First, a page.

Five US venues are set to stage around a third of the games at the ICC T20 World Cup 2024, which will be co-hosted by the West Indies.
The ICC this week announced that the US will host a major international cricket event for the first time when it stages the expanded competition in three years’ time.
Organisers have now confirmed that approximately two-thirds of the 55 matches will be held in the Caribbean. These will be played at 13 established international cricket grounds in the West Indies.
In the US, where the remaining one-third of the matches are likely to be played, there will be up to five venues. A spokesperson for USA Cricket said some of the venues are already ICC-approved for international cricket, some are under construction and some will be repurposed specifically to host World Cup matches.
The Central Broward Regional Park Stadium (pictured) in Lauderhill, Florida is the US’s only ICC-certified stadium and has hosted international matches and Caribbean Premier League T20 games. Other existing facilities include Moosa Stadium in Houston, BPL Cricket Ground in Chicago, Woodley Park in Los Angeles and the Indianapolis World Sports Park.
“All of the venues across both countries will be selected following a competitive tender process to be run over the coming months,” the spokesperson said in a statement.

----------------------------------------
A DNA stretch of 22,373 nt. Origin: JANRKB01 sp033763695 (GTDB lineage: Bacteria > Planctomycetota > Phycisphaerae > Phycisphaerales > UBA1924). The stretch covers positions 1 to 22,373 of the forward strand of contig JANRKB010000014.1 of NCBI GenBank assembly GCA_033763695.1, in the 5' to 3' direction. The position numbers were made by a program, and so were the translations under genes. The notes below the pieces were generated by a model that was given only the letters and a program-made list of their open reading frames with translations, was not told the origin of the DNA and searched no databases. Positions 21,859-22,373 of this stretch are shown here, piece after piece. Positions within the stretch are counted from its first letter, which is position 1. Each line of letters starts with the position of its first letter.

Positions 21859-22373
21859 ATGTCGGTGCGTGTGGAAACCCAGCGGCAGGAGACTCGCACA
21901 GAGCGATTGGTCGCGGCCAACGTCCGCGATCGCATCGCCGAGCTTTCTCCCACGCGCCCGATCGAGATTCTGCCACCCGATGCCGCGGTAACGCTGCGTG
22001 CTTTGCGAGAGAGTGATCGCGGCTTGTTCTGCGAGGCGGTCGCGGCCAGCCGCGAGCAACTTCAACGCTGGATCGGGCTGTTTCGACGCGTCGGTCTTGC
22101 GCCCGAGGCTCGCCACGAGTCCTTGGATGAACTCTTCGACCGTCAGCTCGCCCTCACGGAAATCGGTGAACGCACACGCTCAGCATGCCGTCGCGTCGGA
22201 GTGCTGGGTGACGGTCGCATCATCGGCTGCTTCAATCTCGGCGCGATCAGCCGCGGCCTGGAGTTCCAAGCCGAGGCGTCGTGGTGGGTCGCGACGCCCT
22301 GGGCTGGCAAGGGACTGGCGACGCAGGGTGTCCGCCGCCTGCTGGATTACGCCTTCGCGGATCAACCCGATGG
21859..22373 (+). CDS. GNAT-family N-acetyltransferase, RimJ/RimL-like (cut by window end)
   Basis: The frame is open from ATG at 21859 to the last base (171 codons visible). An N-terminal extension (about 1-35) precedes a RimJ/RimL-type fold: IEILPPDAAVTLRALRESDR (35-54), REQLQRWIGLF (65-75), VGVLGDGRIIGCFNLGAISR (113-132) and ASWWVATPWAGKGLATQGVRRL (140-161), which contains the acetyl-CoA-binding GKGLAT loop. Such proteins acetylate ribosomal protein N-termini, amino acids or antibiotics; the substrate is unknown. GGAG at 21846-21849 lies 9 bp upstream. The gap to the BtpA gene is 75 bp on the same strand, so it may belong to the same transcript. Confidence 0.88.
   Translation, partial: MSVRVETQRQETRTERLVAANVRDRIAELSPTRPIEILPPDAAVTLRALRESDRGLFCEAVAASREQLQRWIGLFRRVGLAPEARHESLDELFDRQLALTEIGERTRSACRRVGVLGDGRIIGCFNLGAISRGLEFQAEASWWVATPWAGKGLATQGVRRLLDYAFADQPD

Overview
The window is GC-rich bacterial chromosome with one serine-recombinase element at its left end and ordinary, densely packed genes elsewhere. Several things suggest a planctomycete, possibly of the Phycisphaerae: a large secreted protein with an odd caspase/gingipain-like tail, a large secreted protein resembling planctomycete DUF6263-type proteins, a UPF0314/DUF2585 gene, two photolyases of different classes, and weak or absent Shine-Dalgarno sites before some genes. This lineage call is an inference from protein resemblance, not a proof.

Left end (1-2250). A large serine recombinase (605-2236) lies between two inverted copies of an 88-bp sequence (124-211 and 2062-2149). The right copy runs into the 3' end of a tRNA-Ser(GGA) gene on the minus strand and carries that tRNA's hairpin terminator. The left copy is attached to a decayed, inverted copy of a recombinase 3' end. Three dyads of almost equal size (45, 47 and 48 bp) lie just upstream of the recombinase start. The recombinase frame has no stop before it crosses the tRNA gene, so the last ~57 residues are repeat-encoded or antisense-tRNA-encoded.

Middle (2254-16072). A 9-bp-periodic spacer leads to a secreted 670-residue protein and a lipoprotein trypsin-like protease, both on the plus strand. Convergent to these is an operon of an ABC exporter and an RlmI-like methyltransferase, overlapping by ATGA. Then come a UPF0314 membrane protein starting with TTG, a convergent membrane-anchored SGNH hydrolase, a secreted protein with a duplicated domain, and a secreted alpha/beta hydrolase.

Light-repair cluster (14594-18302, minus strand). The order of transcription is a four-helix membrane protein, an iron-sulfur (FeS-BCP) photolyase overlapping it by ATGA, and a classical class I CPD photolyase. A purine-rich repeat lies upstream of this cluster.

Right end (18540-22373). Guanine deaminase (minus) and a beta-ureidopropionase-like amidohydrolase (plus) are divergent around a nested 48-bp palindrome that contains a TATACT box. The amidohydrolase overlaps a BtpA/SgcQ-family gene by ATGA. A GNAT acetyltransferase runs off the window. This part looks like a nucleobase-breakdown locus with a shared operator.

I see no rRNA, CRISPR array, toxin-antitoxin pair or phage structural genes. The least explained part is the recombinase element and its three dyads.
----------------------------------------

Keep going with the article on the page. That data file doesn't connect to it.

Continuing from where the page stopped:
Paraag Marathe, USA Cricket’s chair, said the decision to stage the competition in the US will be a boost for the sport in a targeted emerging market and enhance the hopes of cricket being added to the schedule for the Los Angeles 2028 Olympic Games.
Marathe said: “A major event in 2024 will be the critical catalyst to improve facilities, develop a professional league, grow the fanbase and inspire public and corporate support,” said Marathe, who is president of 49ers Enterprises for the San Francisco 49ers and vice-chairman of Leeds United FC.
“Bringing 20 different nations together for the first time in what will be the biggest T20 World Cup of all time in 2024 is also the ideal showcase for the prospects of including cricket in the Olympics in Los Angeles in 2028 and leaving a legacy of facilities and public enthusiasm for the sport across America ahead of the 2028 Olympic Games in Los Angeles.”
Organisers said they aim to deliver an event that will provide match-day experiences that “combine a Caribbean carnival with the best of American sportainment”. The tournament will also blend iconic West Indies grounds with new and developing venues that will leave a lasting cricket legacy in the US.
Iain Higgins, the outgoing chief executive of USA Cricket, said: “The ICC Men’s T20 World Cup will be delivered in a way that has the potential to break attendance and broadcast viewership records and set a new benchmark for commercial success, staging matches in broadcast prime-time to audiences around the world and inviting new public and private partnerships from corporate America for the ICC and its members to develop over the next eight years of ICC event.”